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Baker Proposes Plan to Revive Cairo Talks Rejected by Israel

October 11, 1989
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U.S. Secretary of State James Baker has sent the foreign ministers of Israel and Egypt a five-point plan aimed at reviving Egyptian-brokered negotiations between Israeli and Palestinian delegations.

The move comes after Israel’s Inner Cabinet on Friday deadlocked 6-6 along party lines in a vote on Egypt’s invitation to host preliminary Israeli-Palestinian negotiations in Cairo. A tie vote is by law a negative one.

The American plan, which was transmitted in writing Sunday, calls for Israeli-Palestinian talks in Cairo, based on Israel’s May 14 plan for Palestinian elections in the West Bank and Gaza Strip.

It suggests consultations among Israel, Egypt and the United States over the composition of the Palestinian delegation to participate in such talks. And it specifically proposes that the foreign ministers of Israel and Egypt come to Washington, within two weeks, to meet with Baker.

The American plan appears to be a response to calls from the Likud bloc to help Israel and Egypt reach agreement on the scope of and participants in preliminary negotiations in Cairo, first proposed last month by Egyptian President Hosni Mubarak.

While the six Likud ministers in the Inner Cabinet formally voted against Mubarak’s invitation during Friday’s session, Likud is apparently unwilling to bear the onus of obstructionism.

Prime Minister Yitzhak Shamir, the Likud leader, reportedly cabled Washington after Friday’s vote to say that he did not want the peace initiative to die.

Shamir is due to meet at the White House with President Bush on Nov. 15 and apparently wants to ensure that there is still momentum in the peace process at that time.


Labor, whose six ministers supported the Egyptian invitation, indicated it would not break up the unity coalition government, pending new American efforts to keep the initiative alive.

Following the vote, Baker spoke by telephone to Israeli Foreign Minister Moshe Arens of Likud and his Egyptian counterpart, Esmat Abdel Meguid.

The State Department would not reveal they were the first of a series of intensive diplomatic contacts over the weekend that resulted in he five-point Baker plan.

Baker said Sunday on NBC-TV’s “Meet the press” program that he had discussed “some specific language” that the two foreign ministers here considering.

“This is not a separate or competing proposal,” he insisted. “What we are trying to do is implement the basic Shamir election proposal.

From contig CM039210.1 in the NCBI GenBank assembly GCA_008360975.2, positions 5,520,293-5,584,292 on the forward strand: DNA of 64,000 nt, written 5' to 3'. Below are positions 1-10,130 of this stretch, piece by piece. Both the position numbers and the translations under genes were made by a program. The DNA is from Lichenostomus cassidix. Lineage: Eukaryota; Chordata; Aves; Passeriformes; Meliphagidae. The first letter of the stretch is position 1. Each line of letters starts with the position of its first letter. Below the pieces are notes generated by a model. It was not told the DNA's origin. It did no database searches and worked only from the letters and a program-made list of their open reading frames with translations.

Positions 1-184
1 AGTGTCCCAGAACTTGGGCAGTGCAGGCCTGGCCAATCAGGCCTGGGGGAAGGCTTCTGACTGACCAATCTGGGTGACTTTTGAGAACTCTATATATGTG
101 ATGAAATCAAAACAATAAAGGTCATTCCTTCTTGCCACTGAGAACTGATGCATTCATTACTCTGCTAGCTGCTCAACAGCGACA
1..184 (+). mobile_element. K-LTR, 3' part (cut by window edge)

“We are working with language to try to dodge the gap between Israelis, on the one side, did Palestinians on the other. And we will conquer to work very hard to do that,” he said.

But the secretary of state rejected suggestions that the United States play a more active role in the peace process. “We are very actively involved. But we are not involved by getting on an airplane and flying over to the Middle East,” he made clear.

Shamir, in an interview Tuesday with the daily Ha’aretz, credited the United States with being “very interested in promoting the peace initiative. They really want to help,” he said.

But the prime minister added, “That does not mean that we have to accept everything that they say or think up.”

The Baker plan seeks to overcome one of the thorniest issues blocking Likud’s acceptance of the Egyptian proposal for Israeli-Palestinian talks in Cairo: the composition of the Palestinian delegation.


Likud will not countenance negotiating with a Palestinian delegation that includes anyone from outside the West Bank and Gaza Strip whom it considers would automatically be an agent of the Palestine Liberation Organization.

Shamir reiterated in the Ha’aretz interview that Israel would accept American efforts to revive the peace initiative only if they ensure that the PLO has no role whatsoever in the proposed talks.

He said the Egyptian proposal as it now stands “means a delegation set up by the PLO, and that contravenes the policy guidelines of our government.”

While Shamir wants to avoid being painted as the obstacle to further progress in the peace process, he also is facing trouble from extremist elements of his party who oppose any approach to the Palestinians.

Hard-line Ministers Ariel Sharon and Yitzhak Moda’i are urging Shamir and Arens to reject the Baker proposal. To further that end, they have called a meeting of their supporters in the Likud Central Committee to be held in Tel Aviv on Wednesday night.

Moreover, the so-called “Eretz Yisrael Lobby” of Knesset members assembled in Jerusalem on Tuesday to demand that Shamir resolutely reject the American effort.

The group is composed of about 30 Knesset members representing elements of Likud, the National Religious Party and the right-wing Tehiya, Tsomet and Moledet parties.

But Shamir dismissed the lobby. Their activities are “superfluous and damaging,” he told Ha’aretz.

(JTA correspondents David Friedman and Howard Rosenberg in Washington contributed to this report.)

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